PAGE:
As the economy goes down, as the average person is squeezed for more and more cash, where will they get the cash to buy these super overpriced vehicles with expensive parts? What happens when their batteries go dead?
          What happens when you want to drive far? Its not possible with an EV. You have to constantly stop along the way.
          I think if they wanted to push EV's there should be EV semi's first, that would make an impact on pollution. Although there are already some green-diesel semi's so...
          Yes, he is right, they mostly do run on fossiil fuels.
          Jimster480
          • opinion

            Im personally dying to buy a tesla. It fits my driving habits exquisitely and over the time I plan to drive it the true cost of ownership will be comparable to a 40k merc or bimmer.
            thelastroyalty
          • Re: well

            How an EV is depends on the EV. The Tesla Model S for example is an awesome EV, makes it hard to go back to ICE due to all the limitations of ICE vehicles.

            Don't worry about the batteries too much, you break even even at around 10k miles. Studies have shown EVs are better then Biodiesel and Natural Gas cars as well.

            As far as age of the car, most cars on the road are 11 years old. The reason why people don't keep 20 year cars too much is the maintenance cost is crazy. 20 years from now we will be driving self driven cars.

            As the economy goes down, EVs shine even more. Why? electricity is cheap, gas prices not so much. As prices of batteries drop EVs will become more and more affordable like all technology.

            Lithium Ion batteries once done with their automotive use can be used as grid storage for another decade. Then they are recycled like 98% of automotive batteries and at a profit.

            You can drive far on EVs, they just did a 12,000 mile road trip on plugshare on a Tesla cost them 0$. (superchargers are free).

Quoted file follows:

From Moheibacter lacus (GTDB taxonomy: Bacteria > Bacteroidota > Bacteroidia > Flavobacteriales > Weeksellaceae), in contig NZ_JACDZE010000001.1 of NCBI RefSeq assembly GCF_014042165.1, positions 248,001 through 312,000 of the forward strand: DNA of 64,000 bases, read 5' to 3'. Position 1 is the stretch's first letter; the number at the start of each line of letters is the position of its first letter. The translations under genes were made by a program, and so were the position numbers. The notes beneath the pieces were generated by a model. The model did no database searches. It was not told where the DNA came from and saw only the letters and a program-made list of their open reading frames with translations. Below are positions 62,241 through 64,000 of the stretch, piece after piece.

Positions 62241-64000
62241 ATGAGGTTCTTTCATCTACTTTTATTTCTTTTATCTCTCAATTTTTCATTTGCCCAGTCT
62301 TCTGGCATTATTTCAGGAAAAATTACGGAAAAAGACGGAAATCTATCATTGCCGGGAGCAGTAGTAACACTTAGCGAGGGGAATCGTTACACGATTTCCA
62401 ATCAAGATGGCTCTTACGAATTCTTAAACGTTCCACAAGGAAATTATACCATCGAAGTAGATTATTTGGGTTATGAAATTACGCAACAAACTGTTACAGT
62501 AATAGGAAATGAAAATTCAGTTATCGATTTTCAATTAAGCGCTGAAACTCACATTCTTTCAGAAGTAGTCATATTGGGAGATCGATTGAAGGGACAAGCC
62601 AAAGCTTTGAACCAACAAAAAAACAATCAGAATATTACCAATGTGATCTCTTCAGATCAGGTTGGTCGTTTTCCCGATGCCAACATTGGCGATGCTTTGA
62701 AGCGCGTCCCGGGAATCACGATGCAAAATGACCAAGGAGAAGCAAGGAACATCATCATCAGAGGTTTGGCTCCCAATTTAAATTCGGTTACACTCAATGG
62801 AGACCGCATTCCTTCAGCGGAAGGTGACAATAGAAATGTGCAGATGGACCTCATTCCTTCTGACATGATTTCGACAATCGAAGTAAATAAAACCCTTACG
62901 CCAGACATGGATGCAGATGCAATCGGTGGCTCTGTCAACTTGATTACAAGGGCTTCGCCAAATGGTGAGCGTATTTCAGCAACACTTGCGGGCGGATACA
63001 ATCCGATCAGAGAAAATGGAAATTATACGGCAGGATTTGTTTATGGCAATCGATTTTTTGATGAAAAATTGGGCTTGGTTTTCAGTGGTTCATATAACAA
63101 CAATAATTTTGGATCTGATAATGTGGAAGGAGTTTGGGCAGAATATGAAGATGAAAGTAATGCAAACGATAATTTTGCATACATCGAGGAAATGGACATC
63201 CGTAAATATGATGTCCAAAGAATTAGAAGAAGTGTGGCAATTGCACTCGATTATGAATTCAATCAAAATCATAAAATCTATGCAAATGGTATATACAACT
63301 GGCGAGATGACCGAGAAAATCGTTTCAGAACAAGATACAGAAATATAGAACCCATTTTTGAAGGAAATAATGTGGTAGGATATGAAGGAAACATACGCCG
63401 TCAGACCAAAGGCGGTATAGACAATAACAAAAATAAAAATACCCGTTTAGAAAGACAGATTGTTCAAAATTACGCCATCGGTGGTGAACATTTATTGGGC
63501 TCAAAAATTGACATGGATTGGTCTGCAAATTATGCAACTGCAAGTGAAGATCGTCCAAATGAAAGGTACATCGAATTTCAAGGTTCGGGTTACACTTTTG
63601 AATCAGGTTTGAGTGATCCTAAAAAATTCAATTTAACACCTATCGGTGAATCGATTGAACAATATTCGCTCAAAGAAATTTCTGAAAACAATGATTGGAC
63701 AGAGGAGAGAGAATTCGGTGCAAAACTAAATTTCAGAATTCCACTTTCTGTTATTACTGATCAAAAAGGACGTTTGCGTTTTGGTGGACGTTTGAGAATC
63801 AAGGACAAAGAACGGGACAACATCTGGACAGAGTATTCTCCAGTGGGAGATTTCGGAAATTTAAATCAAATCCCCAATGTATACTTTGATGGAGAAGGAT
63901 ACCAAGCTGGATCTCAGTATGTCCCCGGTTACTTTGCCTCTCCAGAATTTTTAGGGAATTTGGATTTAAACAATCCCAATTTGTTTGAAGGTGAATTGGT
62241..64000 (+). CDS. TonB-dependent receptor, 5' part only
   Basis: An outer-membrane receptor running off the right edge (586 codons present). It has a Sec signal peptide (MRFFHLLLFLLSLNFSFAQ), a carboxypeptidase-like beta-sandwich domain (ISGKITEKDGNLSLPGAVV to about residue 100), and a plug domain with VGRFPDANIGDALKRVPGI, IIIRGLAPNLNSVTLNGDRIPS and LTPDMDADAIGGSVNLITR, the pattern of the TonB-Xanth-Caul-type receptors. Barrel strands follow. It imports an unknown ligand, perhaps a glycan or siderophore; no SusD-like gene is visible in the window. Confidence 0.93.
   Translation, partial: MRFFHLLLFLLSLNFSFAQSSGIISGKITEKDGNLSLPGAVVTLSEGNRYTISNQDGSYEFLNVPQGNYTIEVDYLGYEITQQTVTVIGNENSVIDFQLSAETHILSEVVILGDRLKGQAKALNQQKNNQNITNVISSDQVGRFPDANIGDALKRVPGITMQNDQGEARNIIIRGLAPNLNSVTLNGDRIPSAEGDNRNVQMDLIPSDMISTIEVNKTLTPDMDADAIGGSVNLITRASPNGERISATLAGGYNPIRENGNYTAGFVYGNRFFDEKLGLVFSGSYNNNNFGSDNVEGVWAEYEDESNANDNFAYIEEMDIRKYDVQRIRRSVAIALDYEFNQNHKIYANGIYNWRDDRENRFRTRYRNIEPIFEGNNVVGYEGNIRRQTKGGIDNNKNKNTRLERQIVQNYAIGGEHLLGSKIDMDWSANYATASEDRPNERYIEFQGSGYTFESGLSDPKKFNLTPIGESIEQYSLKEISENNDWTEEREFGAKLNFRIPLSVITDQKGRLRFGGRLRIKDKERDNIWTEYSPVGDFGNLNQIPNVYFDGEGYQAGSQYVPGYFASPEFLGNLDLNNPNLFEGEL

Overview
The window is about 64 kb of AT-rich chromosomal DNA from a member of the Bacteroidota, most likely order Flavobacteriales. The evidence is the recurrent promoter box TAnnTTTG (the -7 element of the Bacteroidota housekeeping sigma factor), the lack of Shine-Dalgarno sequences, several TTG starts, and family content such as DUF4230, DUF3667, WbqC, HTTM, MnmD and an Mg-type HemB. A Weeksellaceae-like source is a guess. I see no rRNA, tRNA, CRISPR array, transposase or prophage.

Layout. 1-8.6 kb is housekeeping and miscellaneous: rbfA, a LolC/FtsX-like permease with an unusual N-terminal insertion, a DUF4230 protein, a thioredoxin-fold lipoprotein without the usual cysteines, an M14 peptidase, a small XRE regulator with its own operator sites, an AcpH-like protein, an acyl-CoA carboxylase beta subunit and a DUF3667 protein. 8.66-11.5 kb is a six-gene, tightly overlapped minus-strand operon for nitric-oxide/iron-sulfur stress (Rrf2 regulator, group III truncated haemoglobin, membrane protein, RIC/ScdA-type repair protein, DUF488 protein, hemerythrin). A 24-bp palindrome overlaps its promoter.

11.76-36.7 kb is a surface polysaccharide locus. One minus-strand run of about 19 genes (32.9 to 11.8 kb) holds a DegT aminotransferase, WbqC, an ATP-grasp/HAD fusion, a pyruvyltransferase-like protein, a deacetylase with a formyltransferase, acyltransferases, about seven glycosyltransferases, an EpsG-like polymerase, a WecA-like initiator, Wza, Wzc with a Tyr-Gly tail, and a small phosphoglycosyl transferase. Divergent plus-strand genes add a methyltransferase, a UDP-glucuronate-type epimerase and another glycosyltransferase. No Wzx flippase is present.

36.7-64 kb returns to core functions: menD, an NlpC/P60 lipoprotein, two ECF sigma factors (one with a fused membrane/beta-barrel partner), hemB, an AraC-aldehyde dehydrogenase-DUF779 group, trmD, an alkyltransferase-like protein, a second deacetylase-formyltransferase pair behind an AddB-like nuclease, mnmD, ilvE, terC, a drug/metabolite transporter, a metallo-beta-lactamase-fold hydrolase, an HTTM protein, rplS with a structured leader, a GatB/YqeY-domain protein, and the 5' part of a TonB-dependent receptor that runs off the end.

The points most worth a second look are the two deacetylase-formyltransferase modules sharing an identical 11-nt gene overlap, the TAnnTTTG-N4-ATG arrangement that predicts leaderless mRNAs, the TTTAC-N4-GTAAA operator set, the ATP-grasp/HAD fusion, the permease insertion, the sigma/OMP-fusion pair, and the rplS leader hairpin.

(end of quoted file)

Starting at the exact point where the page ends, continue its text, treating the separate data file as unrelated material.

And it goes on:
No, an EV semi makes the least sense. What makes more sense in semis is to stop subsidizing them. A semi does 20,000x more damage to roads then average cars. Semis need to pay their share of the damage they do. Because if they do, people will realize it makes more sense to build trains and transport heavy load with trains rather then semis.

            And as I mentioned before, how an EV runs depends on where you live as grid varies by state.
            WeaponZero
          • well, the thing is you are wrong

            "They have many limitations compared with ICE"

            Many must be a lot. I can only think of one, limited range.

            I have an EV, it has a lease payment that is lease than its gas version after the CA $2500 rebate. I drive it an average of 30 miles per day and that costs $1.50 vs $3.50 for the ICE if I was paying utility rates. Cheaper to lease, cheaper to operate.

            My scheduled maintenance for the first three years consists of rotating the tires. Cheaper to maintain.

            Every morning it has a full charge, I waste no time at the gas station. It consumes about 8kwh of power a day, I added 8 250w solar panels to my array that generate more power than my car consumes on average. Cost was $1500 after rebates and saves me about $500 per year in electricity. No coal consumed to power my car. Saves time and money.

            The car is substantially higher performance than its gas version.

            If I need a vehicle for a longer trip or need a pickup truck to haul something I rent. Happens about once a month and costs $25/day for an ICE car which is offset entirely by reduced mileage on my EV.

            There are fast DC chargers rolling out (pay) that can top off a 20% charge to 80% in 20 minutes. If I go to the library there is a free charger next door.

            Greener, cheaper, faster, time saving.

            I will admit that EVs create an army of jealous haters. I would be grumpy if I was pumping expensive gas into my car weekly too while somevEV went sailing past silently.
            dweick
          • a few more things

            Warranty on battery and motor far exceed warranty length for ICE. Roadside assistance free for 5 years, my lease is only 3 yrs, free. Free OnStar for 3 yrs. All better than the ICE equivalent.

            If I wanted to commute 50 miles to work each way, no problem. Plug in to 110v at work, plenty of range to get home and have a full charge in the morning.
            dweick